The radar-guided R-77 has been sold widely, with China and India placing significant orders for the weapon, as was the case for the R-73. The baseline R-77 was designed in the 1980s, with development complete by around 1994. India was the first export customer for the export variant, known as the RVV-AE, with the final batch delivered in 2002. 
Vympel was the victim of a lack of adequate funding during the 1990s and the first part of this decade to support further evolution of the R-77, either for the Russian air force or the export market. The basic version of the R-77 is not thought to have entered the Russian air force inventory in significant numbers.
Additionally, Western suppliers have been pushing into some traditionally Russian markets and some major customers of the R-77 such as India and China have been pursuing their own missile programs, with similar goals, such as the Astra and the PL-12, respectively.
Further Developments
Tactical Missile Corp., also known as "TRV" [See Appendix XXII], unveiled its so-called RVV-SD and RVV-MD missiles for the first time at the Moscow air show in August 2009. The RVV-SD is an improved version of the R-77 – AA-12 "Adder", while the RVV-MD is a variant of the R-73 – AA-11 "Archer". 
The RVV-SD, along with the RVV-MD, seem to be part of Russia's bid for India's medium multirole combat aircraft competition. Both designations were included by MiG on a presentation covering MiG-35 Fulcrum armament during Aero India Air Show in February.
The basic R-77 is known as the Article 170, and the RVV-SD includes the upgrades associated with the Article 170-1 designation. The 170-1 development has been underway for some time, and testing is believed to have been carried out. The RVV-SD is in effect the export variant of the 170-1.
According to information released by the company, the missile is 15kg "33 pounds" heavier than the basic R-77/RVV-AE, weighing 190kg "420 pounds" rather than 175kg "390 pounds". Maximum range is increased to 110km "68 miles" from 80km "50 miles". The missile is also slightly longer at 3.71 meters "12.2 feet", rather than the 3.6 meters "12 feet" of the basic variant.
The radar seeker has also probably been upgraded. Russian missile manufacturer Agat previously confirmed it was working on seeker upgrades for the R-77, implying that at least two projects were underway, one for export and one for the Russian air force.
Vympel which originally designed the R-77, and is now part of TRV is also working on a more extensive upgrade of the missile than the 170-1. This project is designated the Article 180, and is in effect a mid-life upgrade for the weapon. This is intended to provide a further improvement in range, with the design including a dual-pulse motor configuration. Moving from the R-77's signature lattice fin configuration to a conventional fin is also part of this program.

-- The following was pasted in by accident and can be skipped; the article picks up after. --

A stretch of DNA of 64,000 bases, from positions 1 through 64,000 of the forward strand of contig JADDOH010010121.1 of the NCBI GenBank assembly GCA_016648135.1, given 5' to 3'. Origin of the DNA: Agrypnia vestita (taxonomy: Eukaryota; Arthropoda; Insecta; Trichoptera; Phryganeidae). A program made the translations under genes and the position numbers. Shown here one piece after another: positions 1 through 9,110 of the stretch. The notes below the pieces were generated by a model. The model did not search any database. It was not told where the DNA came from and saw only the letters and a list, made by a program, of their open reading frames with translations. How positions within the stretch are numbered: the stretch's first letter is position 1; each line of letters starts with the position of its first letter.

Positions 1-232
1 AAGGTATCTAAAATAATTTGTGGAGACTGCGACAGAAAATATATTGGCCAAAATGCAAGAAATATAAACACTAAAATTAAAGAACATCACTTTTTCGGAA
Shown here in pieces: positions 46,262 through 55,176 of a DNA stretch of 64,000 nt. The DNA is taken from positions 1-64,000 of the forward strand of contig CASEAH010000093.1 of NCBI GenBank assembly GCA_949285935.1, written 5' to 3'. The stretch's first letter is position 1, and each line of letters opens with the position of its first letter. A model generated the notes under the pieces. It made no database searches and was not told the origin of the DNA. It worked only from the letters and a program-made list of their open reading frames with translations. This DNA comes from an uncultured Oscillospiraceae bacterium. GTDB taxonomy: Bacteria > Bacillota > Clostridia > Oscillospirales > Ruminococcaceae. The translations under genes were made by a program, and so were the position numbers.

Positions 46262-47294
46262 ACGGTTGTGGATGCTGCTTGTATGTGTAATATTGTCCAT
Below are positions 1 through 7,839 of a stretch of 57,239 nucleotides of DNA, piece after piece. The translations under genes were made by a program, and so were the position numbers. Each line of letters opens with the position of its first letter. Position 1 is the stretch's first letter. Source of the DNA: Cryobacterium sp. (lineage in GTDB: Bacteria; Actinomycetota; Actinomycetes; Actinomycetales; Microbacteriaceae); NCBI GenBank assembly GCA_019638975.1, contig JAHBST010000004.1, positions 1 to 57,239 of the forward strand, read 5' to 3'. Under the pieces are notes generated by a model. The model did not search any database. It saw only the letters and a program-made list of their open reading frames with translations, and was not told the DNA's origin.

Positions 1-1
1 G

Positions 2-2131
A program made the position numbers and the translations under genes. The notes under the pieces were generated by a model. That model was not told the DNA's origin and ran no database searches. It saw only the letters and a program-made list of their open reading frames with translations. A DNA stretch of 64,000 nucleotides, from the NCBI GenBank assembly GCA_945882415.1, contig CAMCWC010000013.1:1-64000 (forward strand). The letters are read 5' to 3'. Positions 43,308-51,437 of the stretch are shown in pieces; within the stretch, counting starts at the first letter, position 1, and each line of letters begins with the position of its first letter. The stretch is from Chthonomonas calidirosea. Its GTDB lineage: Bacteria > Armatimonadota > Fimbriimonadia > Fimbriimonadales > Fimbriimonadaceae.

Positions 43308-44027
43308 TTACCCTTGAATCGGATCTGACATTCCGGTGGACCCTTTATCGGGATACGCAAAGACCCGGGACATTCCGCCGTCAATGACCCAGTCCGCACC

The initial RVV-MD offering is likely no more than a stopgap to try to maintain its position, and to provide a credible radar-guided weapon to offer as part of fighter export packages and upgrade programs.
Russian industry sources indicate that both the RVV-SD and RVV-MD will have folding fins to allow for internal carriage. This at least suggests the Russian air force may be keeping its options open should it acquire the domestic variants of these upgrades to include them in the weapons inventory of its fifth-generation fighter, known as PAK-FA. India too, is a partner in the PAK-FA project, and the internal carriage modification may also have been performed with this in mind.
             Vympel R-77 Seeker Head 
The aerodynamics are novel, combining vestigial cruciform wings with tail control surfaces of a lattice configuration similar devices are used on the "R-400 Oka". Each surface consists of a metal frame containing a blade-like grid assembly which combines a greater control area, and thus lifting force, with reduced weight and size. The development for this control concept took three years of theoretical work and testing. Referred to by the Russians as gas dynamic declination devices, these surfaces require less powerful actuators than conventional fins, and have a lower RCS. The flow separation which occurs at high angles of attack enhances its turning ability, giving the missile a maximum turn rate of up to 150º per second.
The missile uses a multi-function doppler-monopulse active radar seeker developed by OAO Agat. The radar features two modes of operation, over short distances, the missile will launch in an active "fire and forget" mode. Over longer distances the missile is controlled by an inertial auto pilot with occasional encoded data link updates from the launch aircraft's radar on changes in spatial position or G of the target. As the missile comes within 20km "12.42 miles" of its target, the missile switches to its active radar mode. The host radar system maintains computed target information in case the target breaks the missile's lock-on.
R-77/RVV-AE Specifications
Revised: 01/31/2013 – 21:19:46